Collegiate baseball players with more optimal functional movement patterns demonstrate better athletic performance in speed and agility
Sports injuries are common among baseball players and may result in abnormal movement patterns, increased risks of future injury, and unsatisfactory performance. The Functional Movement Screen (FMS) has been developed to detect abnormal functional movement patterns and can be used for predicting risks of sports injury. However, whether FMS scores are associated with athletic performance remains unclear. The goal of this study was to determine the association between functional movements and athletic performance in elite baseball players. Core stability, muscular strength and flexibility of the lower extremities, and FMS, as well as athletic performance in sprinting, agility, and balance tests were assessed in 52 male collegiate Division I baseball players placed into two groups based on FMS scores. The high-scoring group demonstrated better athletic performance than the low-scoring group, with a shorter duration of the agility test. No group differences were found in core stability, muscular strength, or muscle flexibility, except for rectus femoris flexibility. Thus, the FMS score is associated with sprinting and agility performance in elite baseball players. These findings indicate that the FMS may have a role in predicting athletic performance and thereby help determine the goals of training regimens or return-to-play strategies.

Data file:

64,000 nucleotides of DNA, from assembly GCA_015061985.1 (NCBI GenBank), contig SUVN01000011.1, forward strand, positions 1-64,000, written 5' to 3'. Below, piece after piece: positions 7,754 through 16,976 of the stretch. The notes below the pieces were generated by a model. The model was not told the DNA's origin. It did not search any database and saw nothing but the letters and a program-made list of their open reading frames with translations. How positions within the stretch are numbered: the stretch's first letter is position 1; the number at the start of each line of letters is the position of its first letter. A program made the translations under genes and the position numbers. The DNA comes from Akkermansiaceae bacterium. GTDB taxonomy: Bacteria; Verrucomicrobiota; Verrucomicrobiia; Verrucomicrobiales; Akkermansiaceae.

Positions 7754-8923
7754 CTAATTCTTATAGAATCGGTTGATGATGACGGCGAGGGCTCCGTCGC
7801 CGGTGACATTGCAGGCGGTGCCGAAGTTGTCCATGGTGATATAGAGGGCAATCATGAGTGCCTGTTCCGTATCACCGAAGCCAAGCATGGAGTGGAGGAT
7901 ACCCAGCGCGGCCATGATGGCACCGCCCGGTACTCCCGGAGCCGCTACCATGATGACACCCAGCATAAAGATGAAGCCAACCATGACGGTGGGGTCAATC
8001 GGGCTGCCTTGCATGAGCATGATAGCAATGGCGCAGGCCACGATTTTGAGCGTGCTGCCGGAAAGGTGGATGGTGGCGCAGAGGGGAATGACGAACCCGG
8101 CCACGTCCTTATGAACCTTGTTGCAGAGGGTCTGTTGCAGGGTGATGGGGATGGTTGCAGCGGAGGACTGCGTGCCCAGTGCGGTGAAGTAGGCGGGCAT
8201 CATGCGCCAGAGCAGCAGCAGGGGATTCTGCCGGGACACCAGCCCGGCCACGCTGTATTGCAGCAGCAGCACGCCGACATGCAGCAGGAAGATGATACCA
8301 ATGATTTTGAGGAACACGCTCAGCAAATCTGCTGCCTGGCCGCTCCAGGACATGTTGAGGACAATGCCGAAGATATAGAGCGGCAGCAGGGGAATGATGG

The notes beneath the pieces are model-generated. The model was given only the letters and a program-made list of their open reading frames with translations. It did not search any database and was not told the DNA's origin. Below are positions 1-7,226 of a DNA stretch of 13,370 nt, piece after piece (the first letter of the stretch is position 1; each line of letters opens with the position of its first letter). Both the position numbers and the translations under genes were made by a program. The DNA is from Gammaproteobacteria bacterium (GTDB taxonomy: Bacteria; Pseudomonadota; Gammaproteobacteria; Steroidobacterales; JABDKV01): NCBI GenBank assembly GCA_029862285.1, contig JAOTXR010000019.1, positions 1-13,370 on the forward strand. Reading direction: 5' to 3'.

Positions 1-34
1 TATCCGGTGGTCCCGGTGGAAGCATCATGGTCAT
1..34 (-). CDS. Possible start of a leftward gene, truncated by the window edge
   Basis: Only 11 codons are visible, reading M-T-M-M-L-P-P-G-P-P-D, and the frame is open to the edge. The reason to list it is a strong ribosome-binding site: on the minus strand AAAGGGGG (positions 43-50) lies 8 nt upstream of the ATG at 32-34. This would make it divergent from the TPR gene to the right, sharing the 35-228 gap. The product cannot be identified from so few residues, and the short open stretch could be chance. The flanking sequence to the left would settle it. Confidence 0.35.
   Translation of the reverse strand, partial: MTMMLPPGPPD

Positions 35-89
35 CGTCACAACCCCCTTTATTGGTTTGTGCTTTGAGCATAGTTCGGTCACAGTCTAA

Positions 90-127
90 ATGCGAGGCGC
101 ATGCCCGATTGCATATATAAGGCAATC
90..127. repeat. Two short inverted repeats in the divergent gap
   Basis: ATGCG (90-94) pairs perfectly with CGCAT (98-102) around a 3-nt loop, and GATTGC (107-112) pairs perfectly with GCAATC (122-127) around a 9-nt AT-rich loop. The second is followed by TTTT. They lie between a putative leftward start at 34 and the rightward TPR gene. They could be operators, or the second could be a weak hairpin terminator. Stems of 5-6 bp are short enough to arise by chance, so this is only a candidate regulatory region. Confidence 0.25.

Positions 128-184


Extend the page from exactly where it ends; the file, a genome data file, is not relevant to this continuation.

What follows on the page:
© Copyright 2019 Journal of Sports Sciences. Taylor & Francis. All rights reserved.
|Subjects:||baseball performance factor movement characteristic relation velocity flexibility speed strength prevention|
|Tagging:||funktionelle Kapazität Flexibilität Rumpfkraft Core-Stabilität|
|Published in:||Journal of Sports Sciences|